Offering his condolences to the victims' families and the wounded, Sisi said "terrorism is an international phenomenon that should be faced and terminated through joint international efforts".

Israel

Israeli Prime Minister Benjamin Netanyahu called for global unity to fight the "scourge" of "radical Islam", after the attack in Paris.

Speaking at a crisis centre in Jerusalem set up to deal with severe winter storms battering the Middle East, he expressed Israel's condolences for the "brutal act in the heart of Paris today."

"The attacks of radical Islam know no boundaries... and the response has to be international," he said.

"The terrorists want to destroy our freedoms and our civilisation and, therefore, all... the civilised societies have to band together to fight this scourge.

"If we stand together, we can defeat this tyranny."

Iran

Iran condemned the killing of 12 people in Paris but reiterated its criticism of the weekly's 2006 publication of cartoons of the Muslim prophet Mohammed.

"All acts of terrorism against innocent people are alien to the doctrine and teachings of Islam," foreign ministry spokeswoman Marzieh Afkham told the official IRNA news agency.

She said suck attacks were part of a "wave of radicalism" that had spread around the world over the past decade, fanned in part by "poor policies and double standards in tackling violence and extremism."

But she renewed Iranian criticism of the magazine's decision to reprint 12 cartoons of Mohammed published by the Danish newspaper Jyllands-Posten in a statement for freedom of expression.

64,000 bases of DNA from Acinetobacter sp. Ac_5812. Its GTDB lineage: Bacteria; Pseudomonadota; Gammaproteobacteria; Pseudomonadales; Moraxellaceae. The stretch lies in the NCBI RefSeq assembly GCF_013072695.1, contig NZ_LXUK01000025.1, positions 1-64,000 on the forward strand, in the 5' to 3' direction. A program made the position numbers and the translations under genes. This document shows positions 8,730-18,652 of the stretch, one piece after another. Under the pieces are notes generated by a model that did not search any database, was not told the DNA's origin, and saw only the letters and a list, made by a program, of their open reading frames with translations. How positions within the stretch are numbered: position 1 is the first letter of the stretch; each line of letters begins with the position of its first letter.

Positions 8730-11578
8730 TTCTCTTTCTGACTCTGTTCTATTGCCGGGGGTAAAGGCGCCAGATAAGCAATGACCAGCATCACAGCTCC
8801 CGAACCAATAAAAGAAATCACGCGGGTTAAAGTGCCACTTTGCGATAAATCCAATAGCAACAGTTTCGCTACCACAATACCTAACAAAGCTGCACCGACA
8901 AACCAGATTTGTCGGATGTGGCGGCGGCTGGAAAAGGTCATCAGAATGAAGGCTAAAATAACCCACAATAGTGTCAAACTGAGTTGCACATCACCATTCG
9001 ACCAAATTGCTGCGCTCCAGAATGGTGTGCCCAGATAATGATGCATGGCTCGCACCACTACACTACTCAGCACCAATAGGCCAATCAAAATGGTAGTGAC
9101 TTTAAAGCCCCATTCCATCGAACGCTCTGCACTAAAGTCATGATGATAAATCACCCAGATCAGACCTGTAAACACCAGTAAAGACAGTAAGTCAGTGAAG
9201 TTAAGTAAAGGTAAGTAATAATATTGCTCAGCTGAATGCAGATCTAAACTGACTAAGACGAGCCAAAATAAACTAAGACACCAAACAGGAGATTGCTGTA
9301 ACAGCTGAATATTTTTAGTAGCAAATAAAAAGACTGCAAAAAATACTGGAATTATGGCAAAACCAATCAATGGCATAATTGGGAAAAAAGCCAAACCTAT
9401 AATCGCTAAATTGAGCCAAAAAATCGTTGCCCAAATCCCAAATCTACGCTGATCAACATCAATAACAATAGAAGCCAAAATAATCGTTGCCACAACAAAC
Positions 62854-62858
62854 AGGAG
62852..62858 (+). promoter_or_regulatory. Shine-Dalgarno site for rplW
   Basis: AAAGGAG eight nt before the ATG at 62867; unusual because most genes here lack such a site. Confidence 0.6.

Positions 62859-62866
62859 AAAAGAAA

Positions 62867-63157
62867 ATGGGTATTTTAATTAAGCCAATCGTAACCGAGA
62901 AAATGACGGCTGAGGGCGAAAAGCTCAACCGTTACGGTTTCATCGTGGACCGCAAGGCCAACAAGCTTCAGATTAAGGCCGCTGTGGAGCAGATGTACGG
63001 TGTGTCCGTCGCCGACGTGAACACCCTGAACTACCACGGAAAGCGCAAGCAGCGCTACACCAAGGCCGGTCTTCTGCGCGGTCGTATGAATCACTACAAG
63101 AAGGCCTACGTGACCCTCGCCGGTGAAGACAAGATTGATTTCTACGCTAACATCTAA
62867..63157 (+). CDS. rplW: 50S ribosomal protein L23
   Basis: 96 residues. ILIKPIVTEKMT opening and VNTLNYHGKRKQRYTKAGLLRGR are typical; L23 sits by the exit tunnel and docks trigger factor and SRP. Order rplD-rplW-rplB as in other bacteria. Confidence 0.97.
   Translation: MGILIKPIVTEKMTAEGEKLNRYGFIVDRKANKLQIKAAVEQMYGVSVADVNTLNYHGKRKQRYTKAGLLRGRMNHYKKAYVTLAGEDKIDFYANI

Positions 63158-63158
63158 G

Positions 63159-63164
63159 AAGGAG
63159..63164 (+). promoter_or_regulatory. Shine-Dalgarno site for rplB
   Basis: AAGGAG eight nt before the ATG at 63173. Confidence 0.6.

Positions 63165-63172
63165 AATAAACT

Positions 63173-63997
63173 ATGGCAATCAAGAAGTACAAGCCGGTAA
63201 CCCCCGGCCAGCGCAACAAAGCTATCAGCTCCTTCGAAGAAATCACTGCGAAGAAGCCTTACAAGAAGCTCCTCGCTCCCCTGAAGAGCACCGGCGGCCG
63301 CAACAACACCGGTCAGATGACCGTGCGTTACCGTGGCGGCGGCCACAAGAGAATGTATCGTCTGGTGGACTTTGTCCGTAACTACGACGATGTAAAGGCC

"Making use of freedom of expression... to humiliate the monotheistic religions and their values and symbols is unacceptable," Afkham said.

Iran's former supreme leader, Ayatollah Khomeini, issued a fatwa in 1989 against Salman Rushdie, a British author of Indian origin, for his book The Satanic Verses, saying it was against Islam, the Prophet and the Qur'an.

He called on Muslims to murder the award-winning author and anyone involved in the publication of his work.

A decade later, Iran's foreign minister said his country no longer threatened Rushdie's life or encouraged others to kill him.

Meanwhile, Rushdie himself paid tribute to the work of Charlie Hebdo.

"I stand with Charlie Hebdo, as we all must, to defend the art of satire, which has always been a force for liberty and against tyranny, dishonesty and stupidity," he said. 

"'Respect for religion' has become a code phrase meaning 'fear of religion'. Religions, like all other ideas, deserve criticism, satire, and, yes, our fearless disrespect."

"This religious totalitarianism has caused a deadly mutation in the heart of Islam and we see the tragic consequences in Paris today."

Saudi Arabia

The killing of 12 people on Wednesday is incompatible with the Muslim religion, said Saudi Arabia, the home of Islam's holiest sites.

"The Kingdom of Saudi Arabia has followed with deep sorrow the terrorist attack" at the Charlie Hebdo magazine, the state Saudi Press Agency said, citing an unnamed official source.

It said the source condemned "this cowardly terrorist attack which is incompatible with Islam".

France and Saudi Arabia enjoy friendly relations.

Iraq

Iraqi Prime Minister Haider al-Abadi condemned the deadly attack, saying it highlighted the need to close ranks against militants.

"This terrorist attack (is) condemned by Iraq, which has suffered greatly at the hands of terrorist groups," Abadi said in a statement.

"This confirms that terrorism threatens all the countries of the world, and not Iraq alone," he said, calling for "concerted efforts of the international community in fighting it."

France has been taking part in US-led air strikes in Iraq against the Islamic State (IS) militants group, which has seized swathes of the country and neighbouring Syria.